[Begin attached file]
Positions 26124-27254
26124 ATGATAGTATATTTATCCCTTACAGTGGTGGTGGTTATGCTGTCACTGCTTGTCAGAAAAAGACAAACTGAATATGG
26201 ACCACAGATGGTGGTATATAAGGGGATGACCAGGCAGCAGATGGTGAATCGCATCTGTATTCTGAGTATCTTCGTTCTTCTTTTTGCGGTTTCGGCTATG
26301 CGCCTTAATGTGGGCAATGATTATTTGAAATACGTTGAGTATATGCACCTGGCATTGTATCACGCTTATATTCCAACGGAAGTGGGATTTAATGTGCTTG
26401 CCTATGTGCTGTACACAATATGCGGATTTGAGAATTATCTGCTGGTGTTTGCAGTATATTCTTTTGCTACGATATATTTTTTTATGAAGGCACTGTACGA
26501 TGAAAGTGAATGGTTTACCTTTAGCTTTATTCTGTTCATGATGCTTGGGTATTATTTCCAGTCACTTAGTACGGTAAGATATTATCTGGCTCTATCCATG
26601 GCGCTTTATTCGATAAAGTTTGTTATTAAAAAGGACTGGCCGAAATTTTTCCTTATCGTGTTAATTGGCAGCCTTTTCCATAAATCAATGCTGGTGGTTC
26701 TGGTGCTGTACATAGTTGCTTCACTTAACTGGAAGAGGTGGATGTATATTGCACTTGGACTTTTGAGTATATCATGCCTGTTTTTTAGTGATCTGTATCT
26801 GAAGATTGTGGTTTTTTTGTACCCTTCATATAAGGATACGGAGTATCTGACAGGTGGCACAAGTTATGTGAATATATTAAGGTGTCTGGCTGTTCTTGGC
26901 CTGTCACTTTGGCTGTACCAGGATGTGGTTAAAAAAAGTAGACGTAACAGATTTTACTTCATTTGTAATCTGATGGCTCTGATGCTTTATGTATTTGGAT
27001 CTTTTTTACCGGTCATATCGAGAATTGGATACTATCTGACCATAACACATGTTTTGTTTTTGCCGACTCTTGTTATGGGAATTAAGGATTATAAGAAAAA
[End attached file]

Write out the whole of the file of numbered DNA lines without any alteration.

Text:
Positions 26124-27254
26124 ATGATAGTATATTTATCCCTTACAGTGGTGGTGGTTATGCTGTCACTGCTTGTCAGAAAAAGACAAACTGAATATGG
26201 ACCACAGATGGTGGTATATAAGGGGATGACCAGGCAGCAGATGGTGAATCGCATCTGTATTCTGAGTATCTTCGTTCTTCTTTTTGCGGTTTCGGCTATG
26301 CGCCTTAATGTGGGCAATGATTATTTGAAATACGTTGAGTATATGCACCTGGCATTGTATCACGCTTATATTCCAACGGAAGTGGGATTTAATGTGCTTG
26401 CCTATGTGCTGTACACAATATGCGGATTTGAGAATTATCTGCTGGTGTTTGCAGTATATTCTTTTGCTACGATATATTTTTTTATGAAGGCACTGTACGA
26501 TGAAAGTGAATGGTTTACCTTTAGCTTTATTCTGTTCATGATGCTTGGGTATTATTTCCAGTCACTTAGTACGGTAAGATATTATCTGGCTCTATCCATG
26601 GCGCTTTATTCGATAAAGTTTGTTATTAAAAAGGACTGGCCGAAATTTTTCCTTATCGTGTTAATTGGCAGCCTTTTCCATAAATCAATGCTGGTGGTTC
26701 TGGTGCTGTACATAGTTGCTTCACTTAACTGGAAGAGGTGGATGTATATTGCACTTGGACTTTTGAGTATATCATGCCTGTTTTTTAGTGATCTGTATCT
26801 GAAGATTGTGGTTTTTTTGTACCCTTCATATAAGGATACGGAGTATCTGACAGGTGGCACAAGTTATGTGAATATATTAAGGTGTCTGGCTGTTCTTGGC
26901 CTGTCACTTTGGCTGTACCAGGATGTGGTTAAAAAAAGTAGACGTAACAGATTTTACTTCATTTGTAATCTGATGGCTCTGATGCTTTATGTATTTGGAT
27001 CTTTTTTACCGGTCATATCGAGAATTGGATACTATCTGACCATAACACATGTTTTGTTTTTGCCGACTCTTGTTATGGGAATTAAGGATTATAAGAAAAA